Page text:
Take the 2-minute tour ×
Mathematics Stack Exchange is a question and answer site for people studying math at any level and professionals in related fields. It's 100% free, no registration required.

In a module, we know what a minimal generating set is. But, is it always true that such a set exists? If the module is finitely generated, is it possible?

share|improve this question
    
It's also interesting to ask whether minimal generating sets have the same size. –  Dylan Moreland Jun 22 '12 at 1:26
add comment

2 Answers

up vote 2 down vote accepted

Not every module has minimal generating sets. As another example on the same vein as Hurkyl's, consider the Prüfer $p$-group as a $\mathbb{Z}$-module. A subset generates if and only if it contains elements of arbitrarily high order; but you can remove any finite subset of such a set (you can even remove infinite subsets) and still have a set with that property. Thus, no generating set is minimal: they all contains as proper subsets other generating sets.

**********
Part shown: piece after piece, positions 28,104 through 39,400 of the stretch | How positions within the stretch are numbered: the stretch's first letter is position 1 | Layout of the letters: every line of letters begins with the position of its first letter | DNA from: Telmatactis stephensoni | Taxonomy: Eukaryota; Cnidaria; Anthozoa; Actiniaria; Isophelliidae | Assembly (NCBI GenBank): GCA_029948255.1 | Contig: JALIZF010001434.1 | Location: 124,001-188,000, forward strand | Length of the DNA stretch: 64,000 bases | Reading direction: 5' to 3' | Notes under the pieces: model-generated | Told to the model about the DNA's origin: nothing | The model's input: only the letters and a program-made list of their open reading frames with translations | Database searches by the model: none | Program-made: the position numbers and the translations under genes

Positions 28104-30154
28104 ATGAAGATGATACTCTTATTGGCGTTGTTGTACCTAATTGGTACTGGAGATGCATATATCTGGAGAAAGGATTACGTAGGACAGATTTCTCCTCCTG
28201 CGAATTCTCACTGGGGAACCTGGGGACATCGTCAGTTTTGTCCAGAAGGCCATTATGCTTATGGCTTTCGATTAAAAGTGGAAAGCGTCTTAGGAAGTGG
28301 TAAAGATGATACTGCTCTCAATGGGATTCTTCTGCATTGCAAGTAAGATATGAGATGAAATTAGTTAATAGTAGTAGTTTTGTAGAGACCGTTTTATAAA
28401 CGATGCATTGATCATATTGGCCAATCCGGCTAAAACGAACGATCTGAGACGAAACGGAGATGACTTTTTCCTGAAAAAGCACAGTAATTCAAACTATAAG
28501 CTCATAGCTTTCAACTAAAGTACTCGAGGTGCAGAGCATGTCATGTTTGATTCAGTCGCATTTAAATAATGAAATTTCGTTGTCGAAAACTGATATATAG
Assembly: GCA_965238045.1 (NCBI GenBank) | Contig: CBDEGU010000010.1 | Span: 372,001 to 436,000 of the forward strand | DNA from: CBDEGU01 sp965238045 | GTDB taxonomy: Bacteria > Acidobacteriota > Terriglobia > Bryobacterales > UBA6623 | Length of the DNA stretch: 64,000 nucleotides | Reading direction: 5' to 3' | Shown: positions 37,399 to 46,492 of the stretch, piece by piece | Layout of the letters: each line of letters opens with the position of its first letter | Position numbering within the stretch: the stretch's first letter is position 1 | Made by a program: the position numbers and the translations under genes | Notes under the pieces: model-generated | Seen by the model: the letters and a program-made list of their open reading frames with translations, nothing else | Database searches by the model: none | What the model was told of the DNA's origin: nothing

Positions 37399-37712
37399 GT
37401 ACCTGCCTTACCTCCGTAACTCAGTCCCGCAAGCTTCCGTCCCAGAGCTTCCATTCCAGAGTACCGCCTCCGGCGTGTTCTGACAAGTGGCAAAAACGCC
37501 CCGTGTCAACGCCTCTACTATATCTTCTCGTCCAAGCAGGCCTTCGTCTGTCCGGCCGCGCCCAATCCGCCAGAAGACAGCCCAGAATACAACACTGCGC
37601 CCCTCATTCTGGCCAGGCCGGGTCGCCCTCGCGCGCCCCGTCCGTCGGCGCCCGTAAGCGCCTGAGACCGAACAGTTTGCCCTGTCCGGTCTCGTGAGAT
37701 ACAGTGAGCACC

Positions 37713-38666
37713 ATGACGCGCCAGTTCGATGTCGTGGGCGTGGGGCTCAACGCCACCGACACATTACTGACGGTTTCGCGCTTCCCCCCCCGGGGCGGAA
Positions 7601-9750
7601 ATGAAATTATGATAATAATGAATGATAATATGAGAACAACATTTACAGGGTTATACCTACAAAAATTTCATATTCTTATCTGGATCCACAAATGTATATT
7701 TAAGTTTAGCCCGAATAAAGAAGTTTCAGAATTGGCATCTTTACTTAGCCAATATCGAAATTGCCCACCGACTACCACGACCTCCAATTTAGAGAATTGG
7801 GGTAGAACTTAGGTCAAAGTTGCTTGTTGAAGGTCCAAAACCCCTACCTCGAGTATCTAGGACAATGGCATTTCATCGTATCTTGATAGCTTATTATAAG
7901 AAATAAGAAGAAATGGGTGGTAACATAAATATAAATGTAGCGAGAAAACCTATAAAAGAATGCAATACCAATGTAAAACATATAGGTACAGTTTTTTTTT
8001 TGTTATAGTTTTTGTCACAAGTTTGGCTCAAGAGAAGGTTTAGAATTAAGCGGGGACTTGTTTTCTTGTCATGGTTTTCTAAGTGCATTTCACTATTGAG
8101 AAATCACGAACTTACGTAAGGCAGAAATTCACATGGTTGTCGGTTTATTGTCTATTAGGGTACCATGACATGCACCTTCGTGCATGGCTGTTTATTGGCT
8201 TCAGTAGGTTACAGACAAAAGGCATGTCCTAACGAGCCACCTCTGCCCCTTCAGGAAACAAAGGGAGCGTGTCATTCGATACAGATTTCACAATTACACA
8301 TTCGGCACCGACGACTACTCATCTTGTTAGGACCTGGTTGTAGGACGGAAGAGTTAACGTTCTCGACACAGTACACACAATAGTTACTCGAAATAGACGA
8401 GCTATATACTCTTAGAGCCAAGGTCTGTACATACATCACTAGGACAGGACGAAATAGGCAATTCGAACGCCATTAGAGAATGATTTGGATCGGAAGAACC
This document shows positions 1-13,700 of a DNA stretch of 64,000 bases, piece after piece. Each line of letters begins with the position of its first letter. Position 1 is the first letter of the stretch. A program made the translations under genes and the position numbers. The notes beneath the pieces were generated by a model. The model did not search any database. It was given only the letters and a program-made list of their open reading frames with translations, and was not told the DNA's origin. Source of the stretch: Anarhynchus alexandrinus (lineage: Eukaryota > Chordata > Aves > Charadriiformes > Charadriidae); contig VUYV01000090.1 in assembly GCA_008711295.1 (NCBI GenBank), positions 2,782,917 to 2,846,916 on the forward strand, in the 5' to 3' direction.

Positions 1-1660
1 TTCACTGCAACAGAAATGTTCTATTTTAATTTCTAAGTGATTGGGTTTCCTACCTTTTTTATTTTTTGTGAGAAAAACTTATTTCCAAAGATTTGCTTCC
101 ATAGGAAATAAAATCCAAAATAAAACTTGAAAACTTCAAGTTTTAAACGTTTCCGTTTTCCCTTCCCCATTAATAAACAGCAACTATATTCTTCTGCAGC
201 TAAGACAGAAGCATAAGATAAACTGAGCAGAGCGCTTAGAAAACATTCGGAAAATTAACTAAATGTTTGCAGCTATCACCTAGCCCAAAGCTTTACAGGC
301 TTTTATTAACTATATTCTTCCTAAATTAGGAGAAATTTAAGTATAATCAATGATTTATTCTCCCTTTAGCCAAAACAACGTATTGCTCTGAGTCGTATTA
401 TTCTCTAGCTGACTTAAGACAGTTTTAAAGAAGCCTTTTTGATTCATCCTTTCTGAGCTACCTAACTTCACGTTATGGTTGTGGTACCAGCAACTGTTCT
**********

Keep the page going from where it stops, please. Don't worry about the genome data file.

It is also not true in general that two minimal generating sets, if they exist, will have the same size: $\mathbb{Z}$ has a minimal generating set (over itself) given by the single element $1$, but it also has a minimal generating set with two elements, $\{2,3\}$. And one with three elements: $\{6, 10, 15\}$. In fact, there is a minimal generating set with any finite number of elements.

share|improve this answer
    
Thank. Magidin, is there the conditon that every generating set has same size? –  Sang Cheol Lee Jun 22 '12 at 8:45
    
@SangCheolLee: It almost never happens; I suspect you would need every module to be free and for the ring to have IBN, but you may be able to get away with a bit less. –  Arturo Magidin Jun 22 '12 at 14:41
    
@Artro Magudin: thank you vary much. I get solved my question thank to your answer thanks . –  Sang Cheol Lee Jun 24 '12 at 9:24
add comment

Not every module has a minimal generating set. The $\mathbb{Z}$-module $\mathbb{Q}$, for example.

If a module is finitely generated, then the existence of a minimal generating set is easy to show: take any finite generating set and keep removing elements until you can't anymore.

share|improve this answer
add comment

Your Answer

 
discard

By posting your answer, you agree to the privacy policy and terms of service.

Not the answer you're looking for? Browse other questions tagged or ask your own question.